COLUMBUS, Ohio (AP) — A white Ohio police officer was fired Monday after bodycam footage showed him fatally shooting 47-year-old Andre Hill — a Black man who was holding a cellphone — and refusing to administer first aid for several minutes.
Columbus police officer Adam Coy was fired hours after a hearing was held to determine his employment, Columbus Public Safety Director Ned Pettus Jr. said in a statement.
“The actions of Adam Coy do not live up to the oath of a Columbus Police officer, or the standards we, and the community, demand of our officers,” the statement read. “The shooting of Andre Hill is a tragedy for all who loved him in addition to the community and our Division of Police.”
Coy remains under criminal investigation for last week’s shooting.
The decision came after Pettus concluded a hearing to determine whether the actions taken by Coy in the moments before and after the fatal shooting of Hill on Tuesday were justified. The public safety director upheld the recommendation of Police Chief Thomas Quinlan, who made a video statement Christmas Eve, saying he had seen enough to recommend Coy be terminated.
Quinlan expedited the investigation and bypassed procedure to file two departmental charges alleging critical misconduct against Coy in the death of Hill.
“This is what accountability looks like. The evidence provided solid rationale for termination,” Quinlan said after Coy’s termination Monday afternoon. “Mr. Coy will now have to answer to the state investigators for the death of Andre Hill.”
Members of the local Fraternal Order of Police attended the hearing on behalf of Coy, who was not in attendance, according to a statement from Pettus’ office.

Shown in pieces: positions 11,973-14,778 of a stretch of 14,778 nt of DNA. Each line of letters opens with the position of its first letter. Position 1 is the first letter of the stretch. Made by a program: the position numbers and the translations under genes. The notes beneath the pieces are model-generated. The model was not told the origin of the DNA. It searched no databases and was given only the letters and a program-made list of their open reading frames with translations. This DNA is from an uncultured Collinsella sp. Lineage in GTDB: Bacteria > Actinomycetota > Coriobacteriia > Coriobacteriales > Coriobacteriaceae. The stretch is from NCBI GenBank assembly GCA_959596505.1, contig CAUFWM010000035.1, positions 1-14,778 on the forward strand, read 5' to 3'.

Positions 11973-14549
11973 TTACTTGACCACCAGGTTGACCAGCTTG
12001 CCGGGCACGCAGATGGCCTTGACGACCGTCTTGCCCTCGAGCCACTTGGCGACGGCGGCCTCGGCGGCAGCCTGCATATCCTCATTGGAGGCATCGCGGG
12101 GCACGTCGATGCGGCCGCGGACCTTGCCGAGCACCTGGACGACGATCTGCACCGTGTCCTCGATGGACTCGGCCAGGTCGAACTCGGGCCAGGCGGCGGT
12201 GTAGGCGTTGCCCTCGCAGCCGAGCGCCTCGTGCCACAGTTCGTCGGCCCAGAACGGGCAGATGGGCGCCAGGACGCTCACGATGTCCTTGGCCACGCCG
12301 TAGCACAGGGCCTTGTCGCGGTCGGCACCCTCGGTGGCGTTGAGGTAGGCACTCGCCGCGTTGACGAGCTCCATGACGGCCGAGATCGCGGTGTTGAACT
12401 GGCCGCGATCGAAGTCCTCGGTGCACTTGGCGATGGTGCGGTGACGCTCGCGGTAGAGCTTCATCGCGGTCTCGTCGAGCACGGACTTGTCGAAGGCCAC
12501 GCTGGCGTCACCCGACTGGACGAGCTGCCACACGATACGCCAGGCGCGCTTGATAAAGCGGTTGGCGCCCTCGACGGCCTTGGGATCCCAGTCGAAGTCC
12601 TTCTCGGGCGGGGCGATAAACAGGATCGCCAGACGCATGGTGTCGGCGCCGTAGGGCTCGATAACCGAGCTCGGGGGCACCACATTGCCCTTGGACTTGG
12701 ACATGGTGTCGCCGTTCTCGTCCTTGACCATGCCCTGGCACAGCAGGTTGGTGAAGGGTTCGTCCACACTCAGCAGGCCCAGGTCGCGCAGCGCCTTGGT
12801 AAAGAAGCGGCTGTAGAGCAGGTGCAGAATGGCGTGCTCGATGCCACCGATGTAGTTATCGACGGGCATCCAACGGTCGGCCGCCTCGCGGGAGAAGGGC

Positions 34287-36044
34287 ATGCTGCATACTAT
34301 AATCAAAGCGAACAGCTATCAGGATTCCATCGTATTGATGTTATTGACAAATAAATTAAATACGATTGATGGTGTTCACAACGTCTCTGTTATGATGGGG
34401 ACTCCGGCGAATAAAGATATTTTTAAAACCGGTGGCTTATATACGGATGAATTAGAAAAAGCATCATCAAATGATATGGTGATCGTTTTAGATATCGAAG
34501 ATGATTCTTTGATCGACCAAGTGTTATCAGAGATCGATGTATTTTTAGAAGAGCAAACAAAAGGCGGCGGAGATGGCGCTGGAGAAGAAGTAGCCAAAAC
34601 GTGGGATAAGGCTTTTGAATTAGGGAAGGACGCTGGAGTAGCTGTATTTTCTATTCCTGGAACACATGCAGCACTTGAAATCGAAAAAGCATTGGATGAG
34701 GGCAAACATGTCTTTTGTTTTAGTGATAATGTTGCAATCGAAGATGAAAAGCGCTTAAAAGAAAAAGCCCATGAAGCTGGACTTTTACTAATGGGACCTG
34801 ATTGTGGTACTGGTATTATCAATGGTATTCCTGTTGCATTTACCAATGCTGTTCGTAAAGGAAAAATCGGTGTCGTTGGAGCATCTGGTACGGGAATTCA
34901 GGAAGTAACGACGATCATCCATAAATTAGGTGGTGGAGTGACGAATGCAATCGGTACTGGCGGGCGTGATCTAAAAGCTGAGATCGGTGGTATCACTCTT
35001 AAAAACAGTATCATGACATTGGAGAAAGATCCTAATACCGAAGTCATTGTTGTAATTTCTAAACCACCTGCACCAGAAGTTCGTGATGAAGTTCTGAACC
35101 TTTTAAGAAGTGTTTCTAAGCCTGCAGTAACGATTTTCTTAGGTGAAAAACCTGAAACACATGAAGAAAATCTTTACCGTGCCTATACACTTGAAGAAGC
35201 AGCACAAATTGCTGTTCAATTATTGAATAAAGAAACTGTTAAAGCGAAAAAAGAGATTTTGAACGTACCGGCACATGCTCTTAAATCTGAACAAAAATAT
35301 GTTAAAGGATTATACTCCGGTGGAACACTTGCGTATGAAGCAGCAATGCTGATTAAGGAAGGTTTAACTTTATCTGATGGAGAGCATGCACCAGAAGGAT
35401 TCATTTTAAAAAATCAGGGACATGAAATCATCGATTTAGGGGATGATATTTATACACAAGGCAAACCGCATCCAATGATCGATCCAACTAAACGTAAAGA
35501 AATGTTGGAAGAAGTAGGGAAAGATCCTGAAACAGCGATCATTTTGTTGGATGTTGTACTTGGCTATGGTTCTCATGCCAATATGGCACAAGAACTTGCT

“Officer Coy was given the opportunity today to come and participate,” Brian Steel, vice president of the police union, told reporters Monday. He elected not to participate. I do not know why … I would have liked to have him here, but it’s his decision.”
Coy and another officer responded to a neighbor’s nonemergency call after 1 a.m. Tuesday about a car in front of his house in the city’s northwest side that had been running, then shut off, then turned back on, according to a copy of the call released Wednesday.
Mayor Andrew Ginther said it remains unclear if that car had anything to do with Hill.
Police bodycam footage showed Hill emerging from a garage and holding up a cellphone in his left hand seconds before he was fatally shot by Coy. There is no audio because the officer hadn’t activated the body camera; an automatic “look back” feature captured the shooting without audio.
An investigation is also being conducted into the other officers who responded to the call that ended in Hill being shot, who Quinlan said also appear to have either failed to activate their body cameras or to render Hill aid. He said any others who violated department protocols will be held accountable.
Officers must activate their body cameras as soon as they are dispatched to a major incident such as a shooting, robbery or burglary, under departmental policy. Although Coy was dispatched on a nonemergency call, the call became an enforcement action when the officer interacted with Hill because that was separate from the original call, said police department spokesperson Sgt. James Fuqua.
In addition to an internal police investigation, Ohio Attorney General Dave Yost was appointed a special prosecutor in the death of Hill on Thursday.
“We will do our duty based on the facts and the law,” Yost said in a tweet. “Whatever the outcome, someone will be angry — but the decision will be objective.”
There is also an investigation under the state’s criminal investigations unit, under Yost, with assistance from the U.S. attorney’s office and the FBI’s Civil Rights Division.
Coy, a 17-year member of the force, was relieved of duty, ordered to turn in his gun and badge, and stripped of police powers last week.
The killing of Hill at the hands of Columbus police follows the fatal shooting of Casey Goodson Jr. on Dec. 4 by a white Franklin County Sheriff’s deputy. The two back-to-back shootings have resulted in an outpour of criticism from advocates and the Black community in Columbus for wider and more comprehensive police reform.